Helen Fitzgerald's column for Beliefnet focuses on the grief of children and teens. If you are a teenager dealing with loss, or a parent struggling to help your children come to terms wih grief, consider Helen's column a resource.
Q1. You wrote about kids getting depressed when somebody dies. That's fine, but what about kids like me who have to spend all their time taking care of a sick mother? Nobody has died in my family, but I am depressed anyway because I feel that life is passing me by. I know I'm being selfish to say this, but I almost wish that she would die. Am I a lost cause, or is there something I can do to save my life from going down the drain?
The fact that you were able to write me this question tells me that you are not a lost cause. Because you're a teenager only once, I can understand your feeling that opportunities are passing you by--friendships, parties, sports, and, of course, romance. Having to take care of an ailing parent is not part of anyone's agenda for the Ideal Adolescence.
So you're feeling selfish. I'll tell you something, you aren't the only one. When my first husband lay in a coma month after month, dying with terminal cancer, I also had days I secretly wished he would die. You don't have to feel guilty about thinking such a thought, just so long as you do nothing to make it happen.
It sounds like you are feeling overwhelmed by the pressures on you. You have a right to feel somewhat depressed. Your mother is evidently in failing health, and you are being deprived of the wonderful services that mothers normally provide. Now it's almost as if you were the mother.
Of course, you want your mother to be well cared for, and I'm sure you are doing a good job, no matter how you wish you could be doing something else. But you may not have to miss out on everything.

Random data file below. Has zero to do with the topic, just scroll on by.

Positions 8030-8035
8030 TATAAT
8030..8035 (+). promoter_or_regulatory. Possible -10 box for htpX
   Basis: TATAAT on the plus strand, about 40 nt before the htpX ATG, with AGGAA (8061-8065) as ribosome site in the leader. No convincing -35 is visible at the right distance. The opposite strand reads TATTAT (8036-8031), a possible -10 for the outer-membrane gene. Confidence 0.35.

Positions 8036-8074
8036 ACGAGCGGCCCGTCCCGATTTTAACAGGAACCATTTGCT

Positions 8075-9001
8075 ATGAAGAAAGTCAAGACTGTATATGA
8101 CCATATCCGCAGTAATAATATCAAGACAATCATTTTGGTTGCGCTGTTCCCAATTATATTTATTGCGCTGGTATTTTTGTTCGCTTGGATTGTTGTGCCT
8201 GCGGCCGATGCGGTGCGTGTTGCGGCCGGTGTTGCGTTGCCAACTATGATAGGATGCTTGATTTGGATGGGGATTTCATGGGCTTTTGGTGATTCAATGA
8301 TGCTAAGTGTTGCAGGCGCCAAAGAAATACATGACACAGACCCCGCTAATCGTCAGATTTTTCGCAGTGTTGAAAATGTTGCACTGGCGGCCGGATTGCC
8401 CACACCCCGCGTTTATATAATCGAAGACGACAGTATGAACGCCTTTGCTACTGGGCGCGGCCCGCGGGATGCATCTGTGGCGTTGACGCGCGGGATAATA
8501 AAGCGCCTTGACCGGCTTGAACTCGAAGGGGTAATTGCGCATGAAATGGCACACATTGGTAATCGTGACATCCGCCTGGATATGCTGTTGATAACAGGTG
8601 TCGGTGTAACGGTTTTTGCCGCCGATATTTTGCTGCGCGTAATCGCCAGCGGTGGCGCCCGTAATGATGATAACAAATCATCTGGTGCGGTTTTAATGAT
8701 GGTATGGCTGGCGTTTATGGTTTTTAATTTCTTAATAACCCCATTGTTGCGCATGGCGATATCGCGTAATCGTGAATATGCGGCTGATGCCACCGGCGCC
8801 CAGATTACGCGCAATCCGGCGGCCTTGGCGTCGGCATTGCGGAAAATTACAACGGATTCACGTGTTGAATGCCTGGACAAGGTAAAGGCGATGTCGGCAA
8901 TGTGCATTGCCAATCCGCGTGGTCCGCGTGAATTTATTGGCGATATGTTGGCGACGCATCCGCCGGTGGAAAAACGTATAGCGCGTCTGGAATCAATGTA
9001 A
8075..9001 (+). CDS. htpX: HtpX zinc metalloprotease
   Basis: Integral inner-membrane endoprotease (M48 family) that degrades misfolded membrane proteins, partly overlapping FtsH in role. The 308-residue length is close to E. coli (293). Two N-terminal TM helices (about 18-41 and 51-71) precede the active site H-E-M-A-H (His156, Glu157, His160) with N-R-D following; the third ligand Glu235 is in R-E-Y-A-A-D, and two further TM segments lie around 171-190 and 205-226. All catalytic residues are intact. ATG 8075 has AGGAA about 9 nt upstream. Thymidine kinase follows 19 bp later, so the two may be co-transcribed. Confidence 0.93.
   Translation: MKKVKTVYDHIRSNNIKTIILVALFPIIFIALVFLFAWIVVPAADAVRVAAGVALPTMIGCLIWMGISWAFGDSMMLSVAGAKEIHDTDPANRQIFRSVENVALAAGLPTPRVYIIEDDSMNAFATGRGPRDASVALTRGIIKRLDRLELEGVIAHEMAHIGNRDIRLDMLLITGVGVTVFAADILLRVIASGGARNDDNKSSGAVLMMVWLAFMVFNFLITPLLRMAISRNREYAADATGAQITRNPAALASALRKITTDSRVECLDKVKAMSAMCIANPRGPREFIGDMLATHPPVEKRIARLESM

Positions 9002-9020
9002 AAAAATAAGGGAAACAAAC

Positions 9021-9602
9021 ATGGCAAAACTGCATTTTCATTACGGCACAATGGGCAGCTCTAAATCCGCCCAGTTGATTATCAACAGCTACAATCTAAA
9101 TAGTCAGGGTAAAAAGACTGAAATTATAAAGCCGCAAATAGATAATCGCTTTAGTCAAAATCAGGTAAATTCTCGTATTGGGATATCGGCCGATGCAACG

Even if you have to be at home nursing your mother, you ought to be able to spend some time on the phone with friends. Discuss it with your parents and work out some ground rules on use of the phone, making sure that it's available for essential calls but clearing certain times for your use. With call-waiting, a relatively inexpensive feature to add to your phone, no one will have to worry about missing a phone call.
I know from your question that you've read my column, When Depression Is Real.
You might want to read it again, and show it to your folks, to be sure everyone understands the seriousness of depression.
One of the themes of that column is the beneficial effect of talking things out. Talking--communication in any form--can help you now. I suggest that you start talking--with your mother, your father, any siblings you may have, and your friends. Not talking about your mother's illness especially, but about your need to maintain some semblance of a normal social life. Out of these discussions may come any number of ideas for improving your situation. It is possible, for example, that once your father realizes how strongly you feel, he might be able to rearrange his schedule to open up some social time for you to be with your friends. You may have an aunt or uncle, sister or brother who could relieve you on occasion. Or maybe you could have some friends over to the house once in a while. The key element here is communicating your concerns so that people understand what you are saying--that you are depressed and that you need help, too. It might not hurt to let your dad, a sibling, or a relative read this exchange between us.